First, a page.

Wednesday, April 24, 2013

The Pizza Method of Writing Novels

I'm starting a new novel, so I'm particularly fascinated by different writers' processes for this stage of the work. I'd heard a lot of praise for Randy Ingermanson's "Snowflake" method, but hadn't actually gone to the source until a few days ago.

The gist of Ingermanson's method is that he starts small, with the basic elements of the story, and then goes back and expands each small piece into bigger and bigger units, until they make up a whole novel. The name of the process comes from the image of starting with a simple geometric shape, and then expanding each point into several smaller points, until you end up with a "snowflake," that has all sorts of detailed little branches in all directions. It has the virtue of making a huge project (400 pages! Multiple characters! Plot twists and turns!) into more manageable bites. Ingermanson does a great job, too, of finding the excitement in each of the interim phases, so none of them seem like drudgery, even when they take a good chunk of time.

I do something similar in my writing process for a novel, but I call it the Pizza Method. I start out with this lump of dough (the premise of the story), and then I roll it out into an ever-expanding circle (the narrative outline that keeps getting added to as I figure things out), until it's the right basic shape and size for a pizza (or novel), and then I top it off with all sorts of yummy things (the final details of the story).

I could go on with the metaphor -- the first draft needs to sit and rise for a while before the toppings are added, and  you always want to use the best ingredients -- but I think I'll stop now.

And go get some pizza.

Thursday, April 18, 2013

Wednesday, April 17, 2013

Quilt care instructions

I usually give the recipients of my quilts a page of care instructions, but I'm guessing those instructions get misplaced or grow legs and walk away, so I'm putting the instructions here, for easy reference.


Quilts, like all textiles, are relatively fragile. They are susceptible to light, stains, mildew and simple old age. Most of my quilts are made of 100% cotton fabrics, with a batting made out of 80/20 cotton/polyester.

To prolong the life of your quilt, here are a few hints:

1. Keep out of direct sun. Even a couple hours can fade the colors and make the fabric more brittle.

2. For wall quilts, I usually attach a sleeve on the back upper edge of the quilt. (If not, you can purchase pre-made sleeves from quilt shops, although you'd need to attach it to the back, using a hem stitch through the backing fabric. They're really the best way to hang a quilt, so that the fabric isn't damaged, and the weight is evenly distributed.)  Insert a dowel or curtain rod in the sleeve and rest the dowel/rod on nails or other wall supports. Do not use push pins; they rust, and because they distribute the quilt’s weight unevenly, they may tear the fabric.

3. Whenever the quilt is stored, it should be wrapped in fabric that has been washed to remove sizing (an old cotton pillowcase is perfect), never in plastic. If stored for a long time, it should first be rolled around a cardboard tube (as long as the shortest side of the quilt) that is covered with fabric, or else refolded every year to avoid permanent creases.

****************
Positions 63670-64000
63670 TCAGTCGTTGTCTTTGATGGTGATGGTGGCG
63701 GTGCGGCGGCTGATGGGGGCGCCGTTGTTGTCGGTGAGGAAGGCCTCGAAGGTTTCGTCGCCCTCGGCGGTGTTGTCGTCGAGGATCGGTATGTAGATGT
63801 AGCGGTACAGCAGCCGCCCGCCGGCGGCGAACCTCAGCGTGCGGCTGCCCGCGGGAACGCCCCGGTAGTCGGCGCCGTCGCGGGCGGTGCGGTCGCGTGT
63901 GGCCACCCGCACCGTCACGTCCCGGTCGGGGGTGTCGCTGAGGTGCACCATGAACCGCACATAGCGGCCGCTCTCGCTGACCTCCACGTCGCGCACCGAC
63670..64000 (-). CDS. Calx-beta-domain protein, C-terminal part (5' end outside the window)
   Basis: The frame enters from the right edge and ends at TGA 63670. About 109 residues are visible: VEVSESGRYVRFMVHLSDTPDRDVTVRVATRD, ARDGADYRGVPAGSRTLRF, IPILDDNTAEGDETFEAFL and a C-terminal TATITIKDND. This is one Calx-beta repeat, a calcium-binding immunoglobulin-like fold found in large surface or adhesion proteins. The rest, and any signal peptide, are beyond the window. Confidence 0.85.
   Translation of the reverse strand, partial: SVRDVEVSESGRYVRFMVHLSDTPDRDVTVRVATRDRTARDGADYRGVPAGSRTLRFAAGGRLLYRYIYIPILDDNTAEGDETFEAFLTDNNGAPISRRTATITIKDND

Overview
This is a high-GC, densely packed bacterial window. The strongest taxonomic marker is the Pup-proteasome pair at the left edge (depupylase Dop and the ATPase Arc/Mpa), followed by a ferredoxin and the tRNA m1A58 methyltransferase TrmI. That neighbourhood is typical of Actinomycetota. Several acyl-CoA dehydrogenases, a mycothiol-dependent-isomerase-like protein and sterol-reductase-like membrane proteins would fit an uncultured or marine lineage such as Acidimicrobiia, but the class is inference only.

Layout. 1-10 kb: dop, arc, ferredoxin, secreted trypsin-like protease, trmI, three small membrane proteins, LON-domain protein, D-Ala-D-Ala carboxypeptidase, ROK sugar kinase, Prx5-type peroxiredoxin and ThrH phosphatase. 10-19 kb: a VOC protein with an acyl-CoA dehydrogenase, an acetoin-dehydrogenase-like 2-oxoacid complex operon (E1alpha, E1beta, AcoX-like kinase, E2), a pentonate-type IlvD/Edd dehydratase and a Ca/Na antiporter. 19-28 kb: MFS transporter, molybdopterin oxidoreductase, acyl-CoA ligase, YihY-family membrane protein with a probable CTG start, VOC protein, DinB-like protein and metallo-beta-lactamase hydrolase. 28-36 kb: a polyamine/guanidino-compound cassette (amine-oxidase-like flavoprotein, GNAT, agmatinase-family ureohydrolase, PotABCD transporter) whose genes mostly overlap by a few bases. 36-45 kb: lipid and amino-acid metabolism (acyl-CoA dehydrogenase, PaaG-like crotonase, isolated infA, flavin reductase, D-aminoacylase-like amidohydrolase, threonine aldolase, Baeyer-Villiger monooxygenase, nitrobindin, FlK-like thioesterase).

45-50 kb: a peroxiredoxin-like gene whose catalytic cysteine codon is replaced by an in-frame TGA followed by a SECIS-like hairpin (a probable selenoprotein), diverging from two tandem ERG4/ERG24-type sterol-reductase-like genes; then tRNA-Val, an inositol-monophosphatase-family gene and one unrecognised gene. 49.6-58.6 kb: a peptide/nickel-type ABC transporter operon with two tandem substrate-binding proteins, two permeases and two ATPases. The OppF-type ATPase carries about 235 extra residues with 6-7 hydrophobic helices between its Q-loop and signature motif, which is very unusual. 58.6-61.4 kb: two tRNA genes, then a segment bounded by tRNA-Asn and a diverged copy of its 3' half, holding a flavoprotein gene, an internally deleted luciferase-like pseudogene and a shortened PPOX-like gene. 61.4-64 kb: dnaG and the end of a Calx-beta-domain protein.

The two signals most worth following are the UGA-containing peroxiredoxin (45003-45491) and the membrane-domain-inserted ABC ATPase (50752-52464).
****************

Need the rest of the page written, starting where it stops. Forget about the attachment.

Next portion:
4. The quilt is machine washable and dryable. Do not use bleach (for obvious reasons) or fabric softener (which breaks down the fibers and shortens the life of textiles). Do not dry clean or line dry (the weight of the water can damage the textiles). Use cool water to maintain the brightness of the fabrics, and a medium dryer setting. The quilt will last longer if it’s washed less frequently, so if the quilt is not actually dirty, just dusty, it’s better to run it through a “fluff” (no heat) cycle in the dryer or, for wall quilts, simply vaccuum it with a nozzle covered with an old knee-high nylon or the foot of an old pair of pantihose.

Wednesday, April 10, 2013

Crazy cats

This is a wall-hanging, made from just one large, many-pieced block plus a border.

I later went on to make a bed-sized quilt with five of these blocks using a novelty print with little umbrellas instead of cats.

Here's a closer view of the crazy bow-tied cats:

Wednesday, April 3, 2013

Colonoscopy diet

It's time for a colonoscopy, and I knew about the fast the day before the procedure, and the clean-out procedure, but I didn't know about the diet for the two days before the fast.

The brochure from the doctor's office explains that I'm not supposed to eat fruits, vegetables, whole grains or cereals. That pretty much cuts out everything I normally eat -- oatmeal and raisins for breakfast (forbidden), fruits as snacks (forbidden), protein (allowed) plus vegetables and whole grains for dinner (forbidden). The diet allows white rice and bread and pasta, but over the last few years, I've switched my pasta and breads to whole wheat and my rice to brown, so they're forbidden too. The whole diet is pretty much "avoid everything that's healthy."

I was complaining to a friend that there was nothing left that I was allowed to eat. She said that was her first reaction to the "diet," too, and then she had an inspiration. "Three words," she said. "Bacon double cheeseburger."

Yep. It's allowed (as long as there's no pickle, no onions, no ketchup and no whole-wheat bun, and definitely no healthy salad on the side).